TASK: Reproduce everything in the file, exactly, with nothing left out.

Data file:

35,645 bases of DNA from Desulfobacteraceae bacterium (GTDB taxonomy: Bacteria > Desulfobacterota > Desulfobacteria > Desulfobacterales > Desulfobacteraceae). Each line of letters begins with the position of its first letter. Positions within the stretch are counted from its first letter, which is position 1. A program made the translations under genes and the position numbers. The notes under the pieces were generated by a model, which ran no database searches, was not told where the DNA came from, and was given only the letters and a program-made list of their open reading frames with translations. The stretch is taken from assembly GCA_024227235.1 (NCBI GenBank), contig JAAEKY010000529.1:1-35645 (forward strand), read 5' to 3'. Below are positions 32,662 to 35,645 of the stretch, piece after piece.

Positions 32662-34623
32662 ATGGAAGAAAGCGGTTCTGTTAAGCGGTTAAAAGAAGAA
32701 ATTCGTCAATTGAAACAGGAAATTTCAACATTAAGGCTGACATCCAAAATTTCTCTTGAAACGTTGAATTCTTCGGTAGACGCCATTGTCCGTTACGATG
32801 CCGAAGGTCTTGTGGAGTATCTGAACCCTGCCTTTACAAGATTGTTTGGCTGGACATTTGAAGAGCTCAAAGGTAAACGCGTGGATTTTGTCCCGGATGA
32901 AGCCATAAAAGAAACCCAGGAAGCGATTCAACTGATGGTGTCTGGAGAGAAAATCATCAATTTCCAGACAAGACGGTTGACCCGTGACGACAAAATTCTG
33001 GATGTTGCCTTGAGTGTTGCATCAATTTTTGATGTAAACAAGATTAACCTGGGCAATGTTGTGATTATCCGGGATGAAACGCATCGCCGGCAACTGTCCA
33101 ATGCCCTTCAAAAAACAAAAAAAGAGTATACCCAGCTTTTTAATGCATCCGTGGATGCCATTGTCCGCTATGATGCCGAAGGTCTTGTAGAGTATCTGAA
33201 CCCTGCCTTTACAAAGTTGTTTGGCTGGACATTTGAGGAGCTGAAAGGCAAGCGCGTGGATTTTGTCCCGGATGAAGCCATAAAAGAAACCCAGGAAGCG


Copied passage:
35,645 bases of DNA from Desulfobacteraceae bacterium (GTDB taxonomy: Bacteria > Desulfobacterota > Desulfobacteria > Desulfobacterales > Desulfobacteraceae). Each line of letters begins with the position of its first letter. Positions within the stretch are counted from its first letter, which is position 1. A program made the translations under genes and the position numbers. The notes under the pieces were generated by a model, which ran no database searches, was not told where the DNA came from, and was given only the letters and a program-made list of their open reading frames with translations. The stretch is taken from assembly GCA_024227235.1 (NCBI GenBank), contig JAAEKY010000529.1:1-35645 (forward strand), read 5' to 3'. Below are positions 32,662 to 35,645 of the stretch, piece after piece.

Positions 32662-34623
32662 ATGGAAGAAAGCGGTTCTGTTAAGCGGTTAAAAGAAGAA
32701 ATTCGTCAATTGAAACAGGAAATTTCAACATTAAGGCTGACATCCAAAATTTCTCTTGAAACGTTGAATTCTTCGGTAGACGCCATTGTCCGTTACGATG
32801 CCGAAGGTCTTGTGGAGTATCTGAACCCTGCCTTTACAAGATTGTTTGGCTGGACATTTGAAGAGCTCAAAGGTAAACGCGTGGATTTTGTCCCGGATGA
32901 AGCCATAAAAGAAACCCAGGAAGCGATTCAACTGATGGTGTCTGGAGAGAAAATCATCAATTTCCAGACAAGACGGTTGACCCGTGACGACAAAATTCTG
33001 GATGTTGCCTTGAGTGTTGCATCAATTTTTGATGTAAACAAGATTAACCTGGGCAATGTTGTGATTATCCGGGATGAAACGCATCGCCGGCAACTGTCCA
33101 ATGCCCTTCAAAAAACAAAAAAAGAGTATACCCAGCTTTTTAATGCATCCGTGGATGCCATTGTCCGCTATGATGCCGAAGGTCTTGTAGAGTATCTGAA
33201 CCCTGCCTTTACAAAGTTGTTTGGCTGGACATTTGAGGAGCTGAAAGGCAAGCGCGTGGATTTTGTCCCGGATGAAGCCATAAAAGAAACCCAGGAAGCG